Alternative Fuel Workshop
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Alternative Fuel Workshop

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Alternative Fuel Workshop Alternative Fuel Workshop Presentation Transcript

  • Alternative Fuel Workshop Sponsored by the State Energy Conservation Office (SECO)
    • Lead automotive instructor for the Alternative Fuels Research and Education Division (AFRED) of the Railroad Commission of Texas
    • 39 years in transportation education, research, and fleet management
    Franz Hofmann
    • To quote Ray Benson of Asleep at the Wheel, from the Bob Wills memorial album:
    •  
    • “ You’ve got to dance with who brung you;
    • Swing with who swung you;
    • Life ain’t no 40 yard dash! “
    • You have to choose your dance partner carefully because you will be dancing with them for a long time.
    • Don’t do the 40 yard dash only to discover later that you chose the wrong dance partner.
    •  
    • Choosing a fuel is much like choosing a dance partner.
    • Gasoline
    • Propane (LPG)
    • Compressed natural gas (CNG)
    • Liquefied natural gas (LNG)
    • Diesel / diesel blends
    • Ethanol
    • Methanol
    • Hydrogen
    • Electricity
    • Hybrids
    What fuel options do we have?
    • No one single fuel fits every application . . .
    • . . . but certain fuels are more suitable than others for specific applications.
    NO! My fuel is! My fuel is the best! The perfect fuel?
    • The most critical factor is availability.
      • All other things being equal, any fuel that is not available when and where you need it is not a viable option.
    • What about cost?
      • Fuel at $5.00 per gallon is not a workable solution.
      • A more critical factor is the total cost of ownership
      • A fleet needs to calculate the true fuel cost per mile
    How do we select the “best” fuel for our needs?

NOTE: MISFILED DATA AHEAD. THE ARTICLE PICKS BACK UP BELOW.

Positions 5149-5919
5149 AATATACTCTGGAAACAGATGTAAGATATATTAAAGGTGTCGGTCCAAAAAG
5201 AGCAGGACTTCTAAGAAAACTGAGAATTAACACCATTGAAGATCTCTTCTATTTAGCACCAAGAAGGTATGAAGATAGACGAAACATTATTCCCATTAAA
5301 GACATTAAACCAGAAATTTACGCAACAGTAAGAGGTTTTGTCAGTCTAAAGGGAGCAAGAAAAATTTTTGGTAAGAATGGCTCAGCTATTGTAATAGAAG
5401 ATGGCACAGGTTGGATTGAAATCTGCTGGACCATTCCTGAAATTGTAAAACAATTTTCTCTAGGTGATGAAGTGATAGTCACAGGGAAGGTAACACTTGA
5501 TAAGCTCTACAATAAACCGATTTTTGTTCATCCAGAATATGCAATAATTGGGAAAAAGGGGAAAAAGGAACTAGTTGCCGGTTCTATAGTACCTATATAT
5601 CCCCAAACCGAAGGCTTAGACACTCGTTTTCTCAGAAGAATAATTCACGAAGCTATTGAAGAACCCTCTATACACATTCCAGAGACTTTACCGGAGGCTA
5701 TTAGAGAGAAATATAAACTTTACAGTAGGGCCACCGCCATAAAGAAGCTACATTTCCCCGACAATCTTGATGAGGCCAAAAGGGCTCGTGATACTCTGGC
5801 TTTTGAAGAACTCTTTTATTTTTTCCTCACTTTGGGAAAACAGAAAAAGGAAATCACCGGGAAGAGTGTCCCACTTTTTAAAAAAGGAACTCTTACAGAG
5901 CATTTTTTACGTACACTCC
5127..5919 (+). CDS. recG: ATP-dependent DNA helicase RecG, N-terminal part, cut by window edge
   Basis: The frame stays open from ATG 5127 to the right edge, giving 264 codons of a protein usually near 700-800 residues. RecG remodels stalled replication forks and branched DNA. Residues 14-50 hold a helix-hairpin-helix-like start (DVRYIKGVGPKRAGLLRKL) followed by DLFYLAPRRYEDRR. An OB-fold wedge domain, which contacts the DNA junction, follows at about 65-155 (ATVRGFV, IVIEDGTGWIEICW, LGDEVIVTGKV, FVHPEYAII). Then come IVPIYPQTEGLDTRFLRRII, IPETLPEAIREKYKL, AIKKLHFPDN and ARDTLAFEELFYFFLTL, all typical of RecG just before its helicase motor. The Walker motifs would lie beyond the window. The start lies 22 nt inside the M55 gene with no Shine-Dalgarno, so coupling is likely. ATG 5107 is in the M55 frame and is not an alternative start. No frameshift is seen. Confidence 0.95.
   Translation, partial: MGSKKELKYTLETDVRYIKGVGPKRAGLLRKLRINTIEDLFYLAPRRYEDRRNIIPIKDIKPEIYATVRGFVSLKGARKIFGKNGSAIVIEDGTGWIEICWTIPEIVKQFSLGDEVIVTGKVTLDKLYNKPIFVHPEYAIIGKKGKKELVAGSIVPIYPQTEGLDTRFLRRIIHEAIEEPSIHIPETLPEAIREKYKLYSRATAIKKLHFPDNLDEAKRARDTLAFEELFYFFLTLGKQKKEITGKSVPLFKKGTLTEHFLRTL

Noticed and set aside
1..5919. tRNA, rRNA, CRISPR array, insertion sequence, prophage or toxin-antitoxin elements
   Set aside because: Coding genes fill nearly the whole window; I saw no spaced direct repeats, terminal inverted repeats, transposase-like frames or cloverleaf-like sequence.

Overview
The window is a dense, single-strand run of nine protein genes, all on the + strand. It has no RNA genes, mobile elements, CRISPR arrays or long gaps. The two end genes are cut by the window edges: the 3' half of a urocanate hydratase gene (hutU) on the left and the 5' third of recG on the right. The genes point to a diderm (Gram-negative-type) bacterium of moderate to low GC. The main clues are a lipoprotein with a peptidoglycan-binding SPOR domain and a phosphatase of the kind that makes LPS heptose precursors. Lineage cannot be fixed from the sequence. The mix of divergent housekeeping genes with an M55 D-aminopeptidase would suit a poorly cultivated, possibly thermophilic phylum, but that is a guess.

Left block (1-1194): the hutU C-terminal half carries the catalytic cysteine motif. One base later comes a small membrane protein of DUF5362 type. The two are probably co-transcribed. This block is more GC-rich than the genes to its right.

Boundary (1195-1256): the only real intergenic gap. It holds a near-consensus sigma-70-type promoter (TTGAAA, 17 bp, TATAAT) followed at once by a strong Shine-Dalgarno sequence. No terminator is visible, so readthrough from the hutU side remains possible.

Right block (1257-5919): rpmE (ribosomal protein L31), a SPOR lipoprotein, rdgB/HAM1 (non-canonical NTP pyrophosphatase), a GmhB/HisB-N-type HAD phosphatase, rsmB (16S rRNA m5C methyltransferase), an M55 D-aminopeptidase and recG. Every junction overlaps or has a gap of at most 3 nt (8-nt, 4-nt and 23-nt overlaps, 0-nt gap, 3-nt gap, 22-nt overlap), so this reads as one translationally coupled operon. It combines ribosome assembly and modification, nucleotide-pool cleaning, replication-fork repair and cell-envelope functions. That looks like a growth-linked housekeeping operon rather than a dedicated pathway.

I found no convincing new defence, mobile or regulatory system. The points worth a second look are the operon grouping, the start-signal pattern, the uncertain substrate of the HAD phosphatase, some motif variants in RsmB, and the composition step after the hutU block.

• Gasoline-ethanol blends
      • E-10
      • E-20
      • E-85
    • Where does ethanol come from? Future supplies?
    • Drop-in?
    • Vehicle modifications
    • Problems associated with gasoline/ethanol blends
    • Connections to other countries with possible political instabilities; potential effects on price and availability of fuels
    Gasoline and Gasoline Blends
    • Propane fuel options
    • Where does it come from? What is the future supply?
    • What is the cost of LPG versus gasoline?
      • Comparison of LPG to gasoline, energy content
    • What about vehicle conversions?
    • What about OEM options?
    • What problems have been encountered with LPG vehicles?
    Propane (LPG)
    • CNG fuel options
    • Where does it come from? What is the future supply?
    • What is the cost of CNG vs gasoline?
      • Comparison of CNG to gasoline.
    • What about vehicle conversions?
    • What about OEM options?
    • What problems have been encountered with CNG vehicles?
    Compressed Natural Gas (CNG)
    • LNG fuel options
    • Where does it come from? What is the future supply?
    • What is the cost of LNG versus gasoline?
      • Comparison of LNG to gasoline, energy
      • content
    • What about vehicle conversions?
    • What about OEM options?
    • What problems have been encountered
    • with LNG vehicles?
    Liquefied Natural Gas (LNG)
    • Diesel fuel options
      • Diesel blends
      • Biodiesel
    • What is the future for diesel?
    • What about diesel emissions?
    • Will the diesel engine ever be available for a sedan and/or a light truck?
    Diesel and Diesel Blends
    • What is ethanol?
    • Where does it come from?
    • What is the future of ethanol?
    • Well then, what is E-85?
    • The Brazilian connection
      • What has been Brazil’s success when mandating the use of ethanol?
    • Commercial availability
    Ethanol
    • What is methanol?
    • How is it made (where does it come from)?
    • Methanol and natural gas
    • What is the future for methanol?
    • Methanol toxicity
    • Methanol/gasoline blends
    Methanol